The Alexandria Radio Club owns more repeaters than other clubs in the area.  We have repeaters on every ham radio band between 6 meters and 23 cm.  Here is a great opportunity to try a new band.

73, Rich, KA4GFY

Future Programs

  • Craig, KK4INZ, has been asked to provide a program on how FEMA can make use of Amateur Radio in times of an emergency.
  • We will have a program on digital modes to follow up on the article above.
  • I have asked AMSAT and AMRAD to provide program.
  • We hope to have an update on use of some of the newest solar technology,  use of the new micro computers and I am trying to find someone to talk about converting our old XP laptops to use a version of Linux.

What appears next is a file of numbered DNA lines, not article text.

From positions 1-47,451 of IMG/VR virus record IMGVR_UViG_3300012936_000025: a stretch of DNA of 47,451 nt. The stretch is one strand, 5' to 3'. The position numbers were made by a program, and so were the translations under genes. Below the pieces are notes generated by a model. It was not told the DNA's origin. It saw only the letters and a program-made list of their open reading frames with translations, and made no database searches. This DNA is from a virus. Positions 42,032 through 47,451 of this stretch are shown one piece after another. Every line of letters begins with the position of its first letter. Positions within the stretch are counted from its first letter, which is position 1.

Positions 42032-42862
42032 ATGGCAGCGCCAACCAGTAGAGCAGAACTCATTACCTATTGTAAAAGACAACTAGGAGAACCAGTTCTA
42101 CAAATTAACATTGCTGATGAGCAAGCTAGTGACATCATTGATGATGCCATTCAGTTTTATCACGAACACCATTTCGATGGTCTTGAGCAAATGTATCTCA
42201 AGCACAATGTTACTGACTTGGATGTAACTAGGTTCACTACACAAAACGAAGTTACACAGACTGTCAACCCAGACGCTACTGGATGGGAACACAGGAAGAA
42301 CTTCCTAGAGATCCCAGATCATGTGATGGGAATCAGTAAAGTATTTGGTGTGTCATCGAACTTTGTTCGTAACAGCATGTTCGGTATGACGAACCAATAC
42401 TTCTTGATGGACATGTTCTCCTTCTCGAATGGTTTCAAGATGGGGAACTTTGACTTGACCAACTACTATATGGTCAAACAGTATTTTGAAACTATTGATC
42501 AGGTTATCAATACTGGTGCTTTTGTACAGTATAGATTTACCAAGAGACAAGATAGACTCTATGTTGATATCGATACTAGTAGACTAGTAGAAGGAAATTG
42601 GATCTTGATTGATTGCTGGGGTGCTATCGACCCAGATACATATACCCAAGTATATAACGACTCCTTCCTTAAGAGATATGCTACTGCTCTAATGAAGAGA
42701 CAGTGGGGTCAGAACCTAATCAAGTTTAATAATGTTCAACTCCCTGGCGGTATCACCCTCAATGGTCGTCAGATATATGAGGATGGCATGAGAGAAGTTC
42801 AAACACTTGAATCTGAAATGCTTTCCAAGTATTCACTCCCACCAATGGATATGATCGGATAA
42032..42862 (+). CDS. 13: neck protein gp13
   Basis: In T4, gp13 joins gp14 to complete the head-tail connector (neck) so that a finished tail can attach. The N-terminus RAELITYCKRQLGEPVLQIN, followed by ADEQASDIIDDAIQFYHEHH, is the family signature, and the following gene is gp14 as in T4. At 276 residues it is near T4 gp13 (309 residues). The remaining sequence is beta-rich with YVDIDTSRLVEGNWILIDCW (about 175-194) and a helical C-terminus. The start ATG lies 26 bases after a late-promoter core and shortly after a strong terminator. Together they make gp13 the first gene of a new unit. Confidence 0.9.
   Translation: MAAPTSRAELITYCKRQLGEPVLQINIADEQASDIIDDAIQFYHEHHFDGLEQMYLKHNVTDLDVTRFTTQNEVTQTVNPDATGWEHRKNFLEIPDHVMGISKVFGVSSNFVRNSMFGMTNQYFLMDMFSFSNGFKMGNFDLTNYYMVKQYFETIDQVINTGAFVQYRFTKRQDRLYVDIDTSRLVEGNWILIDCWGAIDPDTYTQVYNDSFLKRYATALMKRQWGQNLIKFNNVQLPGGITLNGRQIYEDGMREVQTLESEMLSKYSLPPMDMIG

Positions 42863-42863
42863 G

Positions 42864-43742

• If you have an idea for a program, please let Rick know and he will try to find someone to provide the program.

Social Events

Monday Night Half Price Burgers – There is a group that gets together at Shooter McGee’s (Duke and Paxton Streets) on Monday evenings at 6:15 PM. A good burger and soft drink runs about $11.00.

 EVENTS PLANNED FOR AMATEUR RADIO ENTHUSIAST